### Reference Texts

You may find sections of the following auxiliary texts to be useful references for parts of the term.

- Bertsekas, Dimitri, and John N. Tsitsiklis.
*Introduction to Probability*. Athena Scientific, 2002. ISBN: 9781886529403. - Bishop, Christopher M.
*Pattern Recognition and Machine Learning*. Springer, 2006. - Bremaud, Pierre.
*Markov Chains: Gibbs Fields, Monte Carlo Simulation, and Queues*. Springer, 2008. [Preview with Google Books] - Cowell, Robert, Philip Dawid, et al.
*Probabilistic Networks and Expert Systems: Exact Computational Methods for Bayesian Networks*. Springer, 1999. ISBN: 9780387718231. [Preview with Google Books] - Doucet, Arnaud, Nando de Freitas, and Neil J. Gordon.
*Sequential Monte Carlo Methods in Practice*. Springer, 2001. ISBN: 9780387951461. - Jensen, Finn V, and Thomas D. Nielsen.
*Bayesian Networks and Decision Graphs*. Springer, 2007. ISBN: 9780387682815 [Preview with Google Books] - Kailath, Thomas.
*Linear Systems*. Prentice-Hall, 1980. ISBN: 9780135369616. - Kailath, Thomas, Ali H. Sayed, and Babak Hassibi.
*Linear Estimation*. Prentice-Hall, 2000. ISBN: 9780130224644. - Koller, Daphne, and Nir Friedman.
*Probabilistic Graphical Models: Principles and Techniques*. MIT Press, 2009. ISBN: 9780262013192. [Preview with Google Books] - Lauritzen, Steffan.
*Graphical Models*. Oxford University Press, 1996. ISBN: 9780198522195. - MacKay, David J. C.
*Information Theory, Inference, and Learning Algorithms*. Cambridge University Press, 2003. ISBN: 9780521642989. (Also available on-line at http://www.inference.phy.cam.ac.uk/mackay/itila/book.html) - Ristic, Branko, Sanjeev Arulampalam, and Neil Gordon.
*Beyond the Kalman Filter: Particle Filters for Tracking Applications*. Artech Print on Demand, 2004. ISBN: 9781580536318. - Strang, Gilbert.
*Linear Algebra and its Applications*. Harcourt College Publisher, 1988. ISBN: 9780030105685. - ———.
*Introduction to Linear Algebra*. Wellesley-Cambridge Press, 2003. ISBN: 9780961408893.

### Reference Papers

You may also find the following papers to be useful references for different portions of the material.

- Arulampalam, M. Sanjeev, Simon Maskell, et al. “A Tutorial on Particle Filters for Online Nonlinear / Non-Gaussian Bayesian Tracking.”
*IEEE Transaction on Signal Processing*50, no. 2 (2002): 174–88. - G. David Forney, Jr. “The Viterbi Algorithm.”
*Proceedings of the IEEE*61, no. 3 (1973): 268–78. - Frey, Brendan J., and Nebojsa Jojic. “A Comparison of Algorithms for Inference and Learning in Probabilistic Graphical Models.”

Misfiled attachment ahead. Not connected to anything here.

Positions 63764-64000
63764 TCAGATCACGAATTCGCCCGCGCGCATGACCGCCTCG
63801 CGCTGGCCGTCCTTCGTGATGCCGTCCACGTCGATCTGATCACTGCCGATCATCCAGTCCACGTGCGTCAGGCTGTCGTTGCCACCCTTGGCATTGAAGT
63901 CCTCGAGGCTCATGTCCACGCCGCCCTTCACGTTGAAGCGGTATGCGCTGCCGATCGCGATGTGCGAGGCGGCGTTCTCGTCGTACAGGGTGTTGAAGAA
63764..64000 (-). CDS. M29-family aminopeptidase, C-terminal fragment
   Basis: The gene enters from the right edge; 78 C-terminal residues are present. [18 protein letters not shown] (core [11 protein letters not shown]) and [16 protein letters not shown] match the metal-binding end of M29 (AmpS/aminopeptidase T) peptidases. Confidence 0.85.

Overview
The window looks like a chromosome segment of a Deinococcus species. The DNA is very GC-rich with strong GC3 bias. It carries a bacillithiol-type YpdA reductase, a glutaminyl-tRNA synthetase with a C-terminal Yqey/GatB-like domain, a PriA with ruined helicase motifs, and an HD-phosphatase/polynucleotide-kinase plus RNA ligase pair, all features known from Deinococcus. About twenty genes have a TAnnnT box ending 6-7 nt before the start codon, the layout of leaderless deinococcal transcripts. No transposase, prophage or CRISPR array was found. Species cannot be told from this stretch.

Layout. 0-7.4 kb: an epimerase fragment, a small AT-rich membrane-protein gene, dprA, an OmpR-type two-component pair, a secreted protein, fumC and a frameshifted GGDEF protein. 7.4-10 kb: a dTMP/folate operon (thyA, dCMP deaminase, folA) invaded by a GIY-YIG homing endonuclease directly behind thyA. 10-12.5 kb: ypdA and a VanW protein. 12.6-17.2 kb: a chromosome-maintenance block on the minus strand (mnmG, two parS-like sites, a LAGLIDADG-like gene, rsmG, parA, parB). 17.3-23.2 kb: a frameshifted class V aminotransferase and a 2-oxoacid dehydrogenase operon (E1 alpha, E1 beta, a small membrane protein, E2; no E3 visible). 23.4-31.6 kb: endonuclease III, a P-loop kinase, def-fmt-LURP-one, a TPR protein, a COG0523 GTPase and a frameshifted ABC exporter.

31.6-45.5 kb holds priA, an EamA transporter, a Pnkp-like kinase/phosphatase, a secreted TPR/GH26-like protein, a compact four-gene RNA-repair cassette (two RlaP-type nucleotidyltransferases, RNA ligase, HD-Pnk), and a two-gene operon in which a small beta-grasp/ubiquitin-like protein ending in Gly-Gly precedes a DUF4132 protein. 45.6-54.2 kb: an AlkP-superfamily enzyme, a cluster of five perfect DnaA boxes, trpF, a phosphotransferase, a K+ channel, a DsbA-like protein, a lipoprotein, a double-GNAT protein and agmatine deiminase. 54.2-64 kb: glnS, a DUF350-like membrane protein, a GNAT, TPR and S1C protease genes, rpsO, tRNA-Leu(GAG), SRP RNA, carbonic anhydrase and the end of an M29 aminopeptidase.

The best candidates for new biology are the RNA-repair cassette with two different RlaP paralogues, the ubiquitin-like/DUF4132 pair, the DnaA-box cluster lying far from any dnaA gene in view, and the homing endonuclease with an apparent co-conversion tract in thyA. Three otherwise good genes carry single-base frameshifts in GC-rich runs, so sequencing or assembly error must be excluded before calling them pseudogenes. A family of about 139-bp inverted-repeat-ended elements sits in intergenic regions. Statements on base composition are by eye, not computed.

*IEEE Transaction on Pattern Analysis and Machine Intelligence*27, no. 9 (2005): 1392–416. - Jaakkola, Tommi. “Tutorial on Variational Approximation Methods.” In
*Advanced Mean Field Methods: Theory and Practice*. Edited by M. Opper and D. Saad. A Bradford Book, 2001, pp. 129–60. ISBN: 9780262150545. [Preview with Google Books] - Jordan, Michael Irwin. “Graphical Models.”
*Statistical Science*19, no. 1 (2004): 140–55. - Kalman, R. E. “A New Approach to Linear Filtering and Prediction Problems.”
*Transaction on The American Society of Mechanical Engineering Journal of Basic Engineering*, no. 82 series D (1960): 35–45. - Kschischang, Frank, Brendan Frey, et al. “Factor Graphs and the Sum Product Algorithm.”
*IEEE Transaction on Information Theory*47, no. 2 (2001): 498–519. - Loeliger, Hans-Andrea. “An Introduction to Factor Graphs.”
*IEEE Signal Processing Magazine*21, no. 1 (2004): 28–41. - Loeliger, Hans-Andrea, Justin Dauwels, et al. “The Factor Graph Approach to Model-Based Signal Processing.”
*Proceedings of the IEEE*95, no. 6 (2007): 1295–322. - Rabiner, Lawrence R. “A Tutorial on Hidden Markov Models and Selected Applications in Speech Recognition.”
*Proceedings of the IEEE*77, no. 2 (1989): 257–86. - Wainwright, Martin, and Michael I. Jordan. “Graphical Models, Exponential Families, and Variational Inference.” Technical Report 649, Department of Statistics, University of California, September 21, 2003.

Updated version: Wainwright, M. J., and M. I. Jordan. “Graphical Models, Exponential Families, and Variational Inference.”*Foundations and Trends in Machine Learning*1, no. 1–2 (2008): 1–305. - Yedidia, Jonathan, William T. Freeman, et al. “Understanding Belief Propagation and its Generalizations.” In
*Exploring Artificial Intelligence in the New Millennium*. Morgan Kaufmann, 2002. ISBN: 9781558608115. [Preview with Google Books] - Yedidia, Jonathan, William T. Freeman, et al. “Constructing Free-Energy Approximations and Generalized Belief Propagation Algorithms.”
*IEEE Transaction on Informtion Theory*51, no. 7 (2005): 2282–312.